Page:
However, with 80 percent of life on our planet taking place underwater, researchers are increasingly looking to marine organisms to find novel chemicals and enzymes for the development of new drugs. It has been estimated that the chances of discovering a new drug in the sea, and especially in coral reefs, are a hundred times more likely than on land.

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The cancer drug Ara-C, which is on the World Health Organization’s List of Essential Medicines, is found in sea sponges on a Caribbean coral reef. Some Anaspidea species, also known as sea hares, also have medicinal potential. Some of these sea slugs look a bit like Mexican cheese tortillas. But what they lack in good looks, they make up for in inner values: for example, in the form of an active ingredient that is being tested as a remedy against breast and liver cancer, tumors and leukemia.

Another promising compound, eleutherobin, has been shown to slow the growth of cancer cells in the laboratory and is found in a common species of soft coral. Scientists have been able to use their genetic code to figure out how to make the chemical—perhaps soon in large quantities.

Another success story from nature’s medicine cabinet is trabectedin, which is used in chemotherapy. It’s found in sea squirts (Ecteinascidia turbinata), a species that looks a bit like someone planted bits of a garden hose underwater.

Without coral reefs we could hardly eat fish

Humans eat about 150 million tons of fish and seafood annually, and these animals have to reproduce somewhere. Coral reefs offer ideal conditions for this and serve as a huge nursery for commercially very important fish such as grouper and snapper, and also for invertebrates such as lobster.

According to studies, the world’s coral reef fisheries are worth $6.8 billion a year. About a billion people get their food or income directly from the reefs. In countries like the Maldives, they provide 77 percent of animal protein. If managed well, the reefs can continue to provide this important food source.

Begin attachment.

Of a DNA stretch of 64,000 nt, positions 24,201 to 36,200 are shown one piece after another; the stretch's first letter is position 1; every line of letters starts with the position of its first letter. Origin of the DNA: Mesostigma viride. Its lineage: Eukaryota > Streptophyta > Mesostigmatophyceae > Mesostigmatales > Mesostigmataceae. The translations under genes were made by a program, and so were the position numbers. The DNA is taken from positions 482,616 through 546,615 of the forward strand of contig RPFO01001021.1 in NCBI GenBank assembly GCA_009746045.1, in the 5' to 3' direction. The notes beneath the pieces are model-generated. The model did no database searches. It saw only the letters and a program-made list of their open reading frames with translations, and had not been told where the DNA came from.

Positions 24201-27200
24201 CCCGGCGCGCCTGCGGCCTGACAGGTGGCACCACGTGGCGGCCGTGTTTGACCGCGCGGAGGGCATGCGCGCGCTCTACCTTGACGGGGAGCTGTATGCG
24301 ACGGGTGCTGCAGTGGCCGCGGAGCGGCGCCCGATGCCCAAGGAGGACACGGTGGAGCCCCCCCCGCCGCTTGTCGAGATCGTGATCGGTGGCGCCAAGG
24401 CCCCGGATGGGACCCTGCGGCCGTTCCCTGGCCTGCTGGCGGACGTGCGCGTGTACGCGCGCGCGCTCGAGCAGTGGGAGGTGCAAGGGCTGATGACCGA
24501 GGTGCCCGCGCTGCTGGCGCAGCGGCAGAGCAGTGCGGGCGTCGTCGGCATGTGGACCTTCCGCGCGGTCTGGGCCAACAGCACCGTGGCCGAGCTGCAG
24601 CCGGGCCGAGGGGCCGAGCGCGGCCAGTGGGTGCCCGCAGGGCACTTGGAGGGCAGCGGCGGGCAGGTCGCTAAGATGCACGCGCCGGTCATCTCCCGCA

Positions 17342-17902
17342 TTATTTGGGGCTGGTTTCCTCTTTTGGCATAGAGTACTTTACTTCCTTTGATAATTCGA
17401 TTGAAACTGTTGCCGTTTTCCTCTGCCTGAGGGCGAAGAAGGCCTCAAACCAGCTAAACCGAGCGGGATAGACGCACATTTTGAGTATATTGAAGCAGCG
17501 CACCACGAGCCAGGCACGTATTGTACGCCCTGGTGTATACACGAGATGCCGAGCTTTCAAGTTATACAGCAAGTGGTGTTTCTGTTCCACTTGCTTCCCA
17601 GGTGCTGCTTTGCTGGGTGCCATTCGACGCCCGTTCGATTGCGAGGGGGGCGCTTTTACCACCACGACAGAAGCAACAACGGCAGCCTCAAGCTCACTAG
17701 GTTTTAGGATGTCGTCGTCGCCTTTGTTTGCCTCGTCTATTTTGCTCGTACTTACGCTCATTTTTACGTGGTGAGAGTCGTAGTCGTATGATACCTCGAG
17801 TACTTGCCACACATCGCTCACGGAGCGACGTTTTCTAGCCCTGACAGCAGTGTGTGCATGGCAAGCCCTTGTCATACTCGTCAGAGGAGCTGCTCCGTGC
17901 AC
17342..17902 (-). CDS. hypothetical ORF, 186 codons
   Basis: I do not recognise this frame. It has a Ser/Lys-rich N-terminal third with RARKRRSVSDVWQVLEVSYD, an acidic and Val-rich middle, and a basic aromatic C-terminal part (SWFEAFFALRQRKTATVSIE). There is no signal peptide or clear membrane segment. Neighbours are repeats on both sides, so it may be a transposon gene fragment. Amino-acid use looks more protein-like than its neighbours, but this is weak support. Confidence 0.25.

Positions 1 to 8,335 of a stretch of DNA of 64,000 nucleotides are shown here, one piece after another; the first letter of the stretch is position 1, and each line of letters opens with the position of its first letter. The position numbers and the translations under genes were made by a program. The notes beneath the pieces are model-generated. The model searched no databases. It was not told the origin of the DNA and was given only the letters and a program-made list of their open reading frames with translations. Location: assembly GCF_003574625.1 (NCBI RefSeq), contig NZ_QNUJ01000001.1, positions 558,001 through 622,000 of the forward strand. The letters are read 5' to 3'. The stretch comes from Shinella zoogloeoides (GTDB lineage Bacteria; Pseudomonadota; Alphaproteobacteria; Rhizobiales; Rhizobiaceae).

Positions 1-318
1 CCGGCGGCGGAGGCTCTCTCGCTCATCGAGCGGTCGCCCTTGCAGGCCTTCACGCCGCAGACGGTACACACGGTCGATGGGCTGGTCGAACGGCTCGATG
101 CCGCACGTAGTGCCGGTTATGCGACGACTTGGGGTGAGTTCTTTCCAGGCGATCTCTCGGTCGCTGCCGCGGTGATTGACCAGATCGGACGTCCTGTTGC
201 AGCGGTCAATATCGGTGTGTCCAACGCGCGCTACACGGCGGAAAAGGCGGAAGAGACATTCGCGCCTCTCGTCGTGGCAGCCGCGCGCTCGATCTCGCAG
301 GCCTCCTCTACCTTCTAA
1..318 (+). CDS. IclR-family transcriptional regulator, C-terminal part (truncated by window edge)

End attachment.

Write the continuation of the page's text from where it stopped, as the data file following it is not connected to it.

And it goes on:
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What if we lose more coral reefs?

A member of the Reef2Reef foundation inspects a coral nursery on the seabed of Playa Huerta in Portobelo in the Colon province of Panama

There are efforts to restore reefs by growing new corals, but climate change could derail all of these attempts

If more coral reefs are destroyed, there is a risk of food shortages, especially in combination with crop failures due to climate change. A study of reef damage in Kenya found a sharp drop in key fish catches after a combination of factors warmed the ocean by one to two degrees Celsius in 1998.

Moreover, without the services of the reefs, it could come to mass migrations, as people from the coastal regions will try to escape famine and flooding and will have to find new places to live and food.

What Can We Do About Coral Dying?

There are many ways to protect coral reefs: local restoration of the reefs by the planting new corals, the establishment of marine protected areas or by using less fertilizer, pesticides or other sewage into the sea – one of the most important measures of all.

But all these efforts could be in vain if humanity does not get climate change under control. Then he poses the greatest threat for the future of coral reefs. In the long term, only a reduction in global greenhouse gas emissions offers a real chance of survival for coral reefs.

Adaptation from English: Jeannette Cwienk